The fallout continues over House Intelligence Committee Chairman Devin Nunes’ decision to strike out on his own and view information he felt pertinent to the committee’s probe into Russian interference in the 2016 election, as well as President Trump’s allegations of wiretapping at Trump Tower.
Nunes apparently viewed this information, then went public in a press conference, without discussing any of the details with the committee he chairs. He announced that he’d viewed information that showed “incidental surveillance” of Trump’s team, then later, said the information came from a FISA warrant.
People with more suspicious minds might say he’s attempting to upend this investigation. If that’s not his goal, then he has picked the absolute worst way to handle things.
Several watchdog groups have requested that the Office of Congressional Ethics (OCE) investigate Nunes’ actions.
A letter making the request was sent earlier this week.
“We request the Office of Congressional Ethics (OCE) to conduct a preliminary inquiry into whether Representative Devin Nunes, Chairman of the House Intelligence Committee, disclosed classified information to the public on March 22, 2017 in violation of the House ethics rules,” Citizens for Responsibility and Ethics in Washington and Democracy 21 wrote in a letter to OCE dated March 28.
The specific rule mentioned in the letter mandates House members to “not disclose any classified information” unless “authorized by the House of Representatives or in accordance with its Rules.”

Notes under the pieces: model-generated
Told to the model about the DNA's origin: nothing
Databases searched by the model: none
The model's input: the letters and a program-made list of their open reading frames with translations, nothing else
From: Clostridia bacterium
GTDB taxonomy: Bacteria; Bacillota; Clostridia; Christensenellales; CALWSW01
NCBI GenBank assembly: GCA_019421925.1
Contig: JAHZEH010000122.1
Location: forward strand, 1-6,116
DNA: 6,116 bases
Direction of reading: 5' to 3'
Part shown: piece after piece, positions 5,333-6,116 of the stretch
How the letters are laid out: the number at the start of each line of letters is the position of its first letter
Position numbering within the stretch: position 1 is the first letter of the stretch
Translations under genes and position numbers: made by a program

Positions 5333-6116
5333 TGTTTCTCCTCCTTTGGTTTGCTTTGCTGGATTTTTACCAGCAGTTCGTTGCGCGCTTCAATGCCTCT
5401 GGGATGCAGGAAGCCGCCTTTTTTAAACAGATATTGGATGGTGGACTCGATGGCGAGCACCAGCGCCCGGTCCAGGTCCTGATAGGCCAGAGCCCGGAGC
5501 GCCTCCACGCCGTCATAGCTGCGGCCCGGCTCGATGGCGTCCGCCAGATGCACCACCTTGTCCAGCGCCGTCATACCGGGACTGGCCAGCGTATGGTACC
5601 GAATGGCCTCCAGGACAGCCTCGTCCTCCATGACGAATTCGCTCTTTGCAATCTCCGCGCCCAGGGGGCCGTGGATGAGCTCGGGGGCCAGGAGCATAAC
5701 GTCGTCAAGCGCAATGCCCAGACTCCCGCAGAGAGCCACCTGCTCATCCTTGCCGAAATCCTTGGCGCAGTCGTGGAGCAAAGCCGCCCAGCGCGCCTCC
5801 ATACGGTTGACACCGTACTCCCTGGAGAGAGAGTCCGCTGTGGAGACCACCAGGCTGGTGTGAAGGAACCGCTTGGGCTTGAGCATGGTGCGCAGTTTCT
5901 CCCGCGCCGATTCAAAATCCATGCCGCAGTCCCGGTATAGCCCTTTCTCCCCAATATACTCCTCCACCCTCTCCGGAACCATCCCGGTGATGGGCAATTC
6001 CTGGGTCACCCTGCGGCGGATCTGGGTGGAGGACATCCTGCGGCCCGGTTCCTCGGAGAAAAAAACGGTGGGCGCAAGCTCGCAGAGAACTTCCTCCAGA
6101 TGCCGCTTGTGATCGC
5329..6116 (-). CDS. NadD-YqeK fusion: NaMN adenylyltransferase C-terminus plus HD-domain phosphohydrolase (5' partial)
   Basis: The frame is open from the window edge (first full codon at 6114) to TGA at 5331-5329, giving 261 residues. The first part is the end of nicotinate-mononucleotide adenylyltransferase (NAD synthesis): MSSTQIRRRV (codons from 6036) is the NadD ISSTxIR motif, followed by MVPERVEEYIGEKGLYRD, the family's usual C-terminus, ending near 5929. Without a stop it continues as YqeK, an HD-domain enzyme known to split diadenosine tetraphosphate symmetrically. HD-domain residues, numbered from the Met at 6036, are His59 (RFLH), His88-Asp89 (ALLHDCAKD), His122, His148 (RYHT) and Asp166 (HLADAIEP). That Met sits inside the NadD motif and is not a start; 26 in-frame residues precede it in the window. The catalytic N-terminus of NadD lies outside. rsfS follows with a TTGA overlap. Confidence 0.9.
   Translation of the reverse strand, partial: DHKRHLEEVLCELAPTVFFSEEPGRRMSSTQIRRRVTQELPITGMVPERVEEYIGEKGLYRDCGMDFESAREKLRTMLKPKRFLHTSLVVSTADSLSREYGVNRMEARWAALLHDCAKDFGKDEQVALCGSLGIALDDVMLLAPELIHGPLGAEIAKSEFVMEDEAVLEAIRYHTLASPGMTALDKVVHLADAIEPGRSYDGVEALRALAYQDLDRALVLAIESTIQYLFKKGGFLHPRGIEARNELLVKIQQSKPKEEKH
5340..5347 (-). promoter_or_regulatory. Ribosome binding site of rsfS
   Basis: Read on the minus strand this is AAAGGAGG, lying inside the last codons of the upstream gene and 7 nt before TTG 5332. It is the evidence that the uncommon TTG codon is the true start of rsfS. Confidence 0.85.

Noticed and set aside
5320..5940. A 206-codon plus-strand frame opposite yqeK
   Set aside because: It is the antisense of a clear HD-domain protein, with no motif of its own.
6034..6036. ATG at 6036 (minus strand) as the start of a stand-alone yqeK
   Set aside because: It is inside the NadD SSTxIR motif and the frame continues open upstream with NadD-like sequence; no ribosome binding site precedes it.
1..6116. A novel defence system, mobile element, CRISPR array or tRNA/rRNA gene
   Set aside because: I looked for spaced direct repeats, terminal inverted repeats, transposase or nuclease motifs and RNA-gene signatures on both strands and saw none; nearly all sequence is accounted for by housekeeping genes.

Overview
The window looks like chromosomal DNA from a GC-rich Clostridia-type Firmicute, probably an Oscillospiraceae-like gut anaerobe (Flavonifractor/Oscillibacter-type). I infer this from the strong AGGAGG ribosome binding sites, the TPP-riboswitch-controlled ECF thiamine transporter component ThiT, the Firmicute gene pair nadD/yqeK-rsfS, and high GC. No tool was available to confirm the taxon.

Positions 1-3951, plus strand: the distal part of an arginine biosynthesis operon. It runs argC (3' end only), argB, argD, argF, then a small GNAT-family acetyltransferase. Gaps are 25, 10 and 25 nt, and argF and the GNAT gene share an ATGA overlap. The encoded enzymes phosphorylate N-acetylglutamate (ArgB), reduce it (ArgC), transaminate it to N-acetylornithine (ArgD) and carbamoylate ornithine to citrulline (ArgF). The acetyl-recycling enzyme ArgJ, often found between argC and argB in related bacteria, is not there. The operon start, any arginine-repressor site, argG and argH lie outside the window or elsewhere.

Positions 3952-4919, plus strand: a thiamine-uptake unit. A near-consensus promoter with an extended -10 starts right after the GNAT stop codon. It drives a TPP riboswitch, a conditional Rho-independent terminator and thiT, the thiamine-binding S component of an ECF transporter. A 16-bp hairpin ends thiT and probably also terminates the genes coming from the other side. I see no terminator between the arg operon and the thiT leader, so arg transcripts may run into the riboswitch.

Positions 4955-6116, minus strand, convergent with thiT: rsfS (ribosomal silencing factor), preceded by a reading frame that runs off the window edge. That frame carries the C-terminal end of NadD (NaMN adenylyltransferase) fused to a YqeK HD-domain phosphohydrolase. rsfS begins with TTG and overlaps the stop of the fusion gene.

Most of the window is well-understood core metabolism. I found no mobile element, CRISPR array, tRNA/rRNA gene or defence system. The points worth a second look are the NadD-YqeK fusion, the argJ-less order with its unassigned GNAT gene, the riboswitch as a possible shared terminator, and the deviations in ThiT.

Therein lies the rub.
Nunes acted on his own. He went rogue, and some feel he did it to protect Trump.
Whether that was his goal or not, optics matter, and what he did looked bad.
It looked really bad, as in, political corruption and cover-up bad.
In fact, it looked Devin-Nunes-cannot-be-trusted-to-carry-out-his-duties-as-chairman bad.
There have been calls for Nunes to recuse himself, just as Attorney General Jeff Sessions did (he refuses).
Others have called for a special committee to take over the probe. Several Republicans, such as former Hewlett-Packard CEO and 2016 presidential candidate, Carly Fiorina, and North Carolina Rep. Walter Jones, have both spoken up in favor of a special committee.
The howls from the left are to be expected, as well, but they’re not wrong, in this case, especially if the OCE finds there was misconduct on Nunes’ part.
Nunes wouldn’t reveal his sources for the information, but continued to muddy the waters when it was discovered that he went to the White House the day before making his announcement, allegedly to view the files in a secure location.
That was followed by a report saying it was two White House officials that pretty much put the information in his hands.
It’s bizarre. It looks bad. It’s possibly highly unethical.